But as easy as it is to pick on lottery players for paying the “stupid tax,” they’re not the only ones flushing money down the drain: chances are, you’re doing it too. But like it’s name implies, most of us are too stupid to realize how we’re wasting money.
Here are some common ways we all throw our hard-earned money out the window.
Buying Name Brand
Most of us stick to generic prescriptions at the pharmacy, but struggle to apply that mentality to other products. Whether it’s cereal, medicine or office supplies, buying generic instead of name brand is an easy way to save money, and the product you’re getting probably isn’t very different.
Try switching your name-brand buys to generic to see if you notice a difference. You might not even be able to tell, and trying doesn’t hurt. You can do this experiment with paper supplies, food – even your kid’s toys.
Paying High Fees
Some fees are easier to spot and reduce than others. ATMs notify you when you’re about to pay a fee, but what other fees are you paying without realizing it?
If you pay fees every time you withdraw cash from the ATM, try picking a bank or credit union that will refund them. The flip side is to choose a company with more ATMs available, like Chase or Bank of America.
Having a Large Tax Refund
Many people think of their tax return as a lottery – you never know what you’re going to get. But the IRS has a simple system that determines whether you get a refund or whether you owe – and it’s a system you can learn.
It’s called withholding and it’s what you determine when you fill out a W4 at the beginning of every job. On the W4, you state how many exemptions you want. Each exemption you take tells your employer to take less money out of your paycheck for taxes. People who take too many exemptions end up owing; those who take too few pay more than they should in taxes and end up getting a refund.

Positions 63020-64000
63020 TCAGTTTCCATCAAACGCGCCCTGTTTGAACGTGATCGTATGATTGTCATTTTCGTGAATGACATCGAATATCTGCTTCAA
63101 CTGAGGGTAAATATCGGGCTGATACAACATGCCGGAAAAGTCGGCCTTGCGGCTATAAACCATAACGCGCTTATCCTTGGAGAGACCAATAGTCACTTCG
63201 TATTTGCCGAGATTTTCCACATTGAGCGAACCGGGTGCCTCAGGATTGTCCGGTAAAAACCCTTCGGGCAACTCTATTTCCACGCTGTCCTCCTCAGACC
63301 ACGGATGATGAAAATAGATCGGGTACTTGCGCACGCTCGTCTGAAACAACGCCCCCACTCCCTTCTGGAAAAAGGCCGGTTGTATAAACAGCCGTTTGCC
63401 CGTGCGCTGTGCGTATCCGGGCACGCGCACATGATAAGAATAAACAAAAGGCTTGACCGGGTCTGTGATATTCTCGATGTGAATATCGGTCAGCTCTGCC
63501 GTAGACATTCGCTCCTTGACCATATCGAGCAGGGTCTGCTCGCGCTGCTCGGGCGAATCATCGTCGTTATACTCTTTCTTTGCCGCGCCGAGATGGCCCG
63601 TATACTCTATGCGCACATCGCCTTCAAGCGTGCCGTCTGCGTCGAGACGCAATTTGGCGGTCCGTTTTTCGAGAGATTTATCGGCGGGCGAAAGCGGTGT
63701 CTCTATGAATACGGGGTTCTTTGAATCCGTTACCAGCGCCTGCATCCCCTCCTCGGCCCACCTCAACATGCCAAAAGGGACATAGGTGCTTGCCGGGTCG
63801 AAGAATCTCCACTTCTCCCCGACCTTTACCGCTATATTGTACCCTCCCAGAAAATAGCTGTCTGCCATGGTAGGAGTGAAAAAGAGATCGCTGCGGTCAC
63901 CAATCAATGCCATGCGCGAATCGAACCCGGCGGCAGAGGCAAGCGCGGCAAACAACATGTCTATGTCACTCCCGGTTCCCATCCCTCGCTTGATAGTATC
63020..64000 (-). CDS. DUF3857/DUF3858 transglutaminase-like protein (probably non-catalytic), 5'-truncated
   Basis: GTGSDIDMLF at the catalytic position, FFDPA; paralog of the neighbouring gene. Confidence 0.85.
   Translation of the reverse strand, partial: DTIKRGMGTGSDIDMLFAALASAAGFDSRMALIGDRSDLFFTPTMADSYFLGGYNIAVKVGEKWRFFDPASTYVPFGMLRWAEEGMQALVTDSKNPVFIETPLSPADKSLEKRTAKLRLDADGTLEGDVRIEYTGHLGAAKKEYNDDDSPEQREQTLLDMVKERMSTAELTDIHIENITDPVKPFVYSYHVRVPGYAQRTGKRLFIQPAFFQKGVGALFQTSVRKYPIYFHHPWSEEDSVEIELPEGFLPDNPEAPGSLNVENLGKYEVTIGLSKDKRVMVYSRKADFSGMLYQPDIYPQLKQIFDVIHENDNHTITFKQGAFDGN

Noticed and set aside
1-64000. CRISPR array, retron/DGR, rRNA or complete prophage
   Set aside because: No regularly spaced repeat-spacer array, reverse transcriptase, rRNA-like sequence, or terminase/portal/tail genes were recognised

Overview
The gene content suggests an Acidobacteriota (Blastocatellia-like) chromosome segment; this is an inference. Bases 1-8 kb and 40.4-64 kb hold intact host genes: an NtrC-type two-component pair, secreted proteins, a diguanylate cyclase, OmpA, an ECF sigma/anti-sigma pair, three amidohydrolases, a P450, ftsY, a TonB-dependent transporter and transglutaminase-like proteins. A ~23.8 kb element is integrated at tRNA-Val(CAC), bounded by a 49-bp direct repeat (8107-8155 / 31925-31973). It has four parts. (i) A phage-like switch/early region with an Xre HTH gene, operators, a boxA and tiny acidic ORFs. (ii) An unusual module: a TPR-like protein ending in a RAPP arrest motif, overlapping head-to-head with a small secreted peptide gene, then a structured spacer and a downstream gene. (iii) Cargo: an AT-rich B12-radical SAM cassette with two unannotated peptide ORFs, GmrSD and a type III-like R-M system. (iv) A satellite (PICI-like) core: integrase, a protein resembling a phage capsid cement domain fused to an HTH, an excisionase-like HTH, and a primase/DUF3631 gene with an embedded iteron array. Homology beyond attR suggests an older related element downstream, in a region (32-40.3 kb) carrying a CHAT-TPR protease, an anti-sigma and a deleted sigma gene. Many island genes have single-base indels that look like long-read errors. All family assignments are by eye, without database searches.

Why is it bad to have a large tax refund? Because that’s money you’re unable to access until you file a return. Instead of investing that money in a 401k or putting it toward an HSA, you’re giving the government an interest-free loan. It may seem nice to get a big check every year, but that excitement dies down once you realize it was your money to begin with.
Buying Small Servings
Whether you’re getting individual cans of Diet Coke at the gas station or buying oatmeal that comes in packets, you’re likely paying too much. Buying in bulk can frequently save you money – that’s why stores like Costco and Sam’s Club are so popular.
When we pay for something, we’re paying not only for the item, but also for the packaging, shipping and manufacturing. Buying in bulk is cheaper because there are fewer materials spent in producing one large item as opposed to five smaller ones.
Try shopping at the bulk section of your grocery store, joining your local membership-based store or shopping wholesale. Make sure not to buy anything you won’t be able to use before it goes bad – that will just be another waste.
Buying New Instead of Used
Too often people buy something new when they could save by purchasing it used. Cars the most famous example – you lose 10% of their value once you drive a new car off the dealership.
An automobile isn’t the only thing you should buy used. Books, DVDs, video games and clothes can all be bought used for a fraction of the cost, and are often indistinguishable from when they were new.
For what you’d spend on a full-priced suit from Banana Republic, you could find a designer version at a consignment store. Thrift stores frequently hold gently used garments from the same stores you frequent, and in many cases you could get those used clothes tailored while still coming in under the original cost.
Buying Anything At the Gas Station – Besides Gas
If you’re filling up the tank, stay outside unless you need to use the restroom. Anything you buy at the gas station is hugely marked up. Whether it’s energy drinks or junk food, the convenience store is full of tempting purchases that are almost always wasteful.
Choose a gas station near a grocery store if you’re hungry – that way, you can stop inside for a quick snack. You’ll likely save more than 10% by choosing a different shopping destination.
What else would you add to the list?
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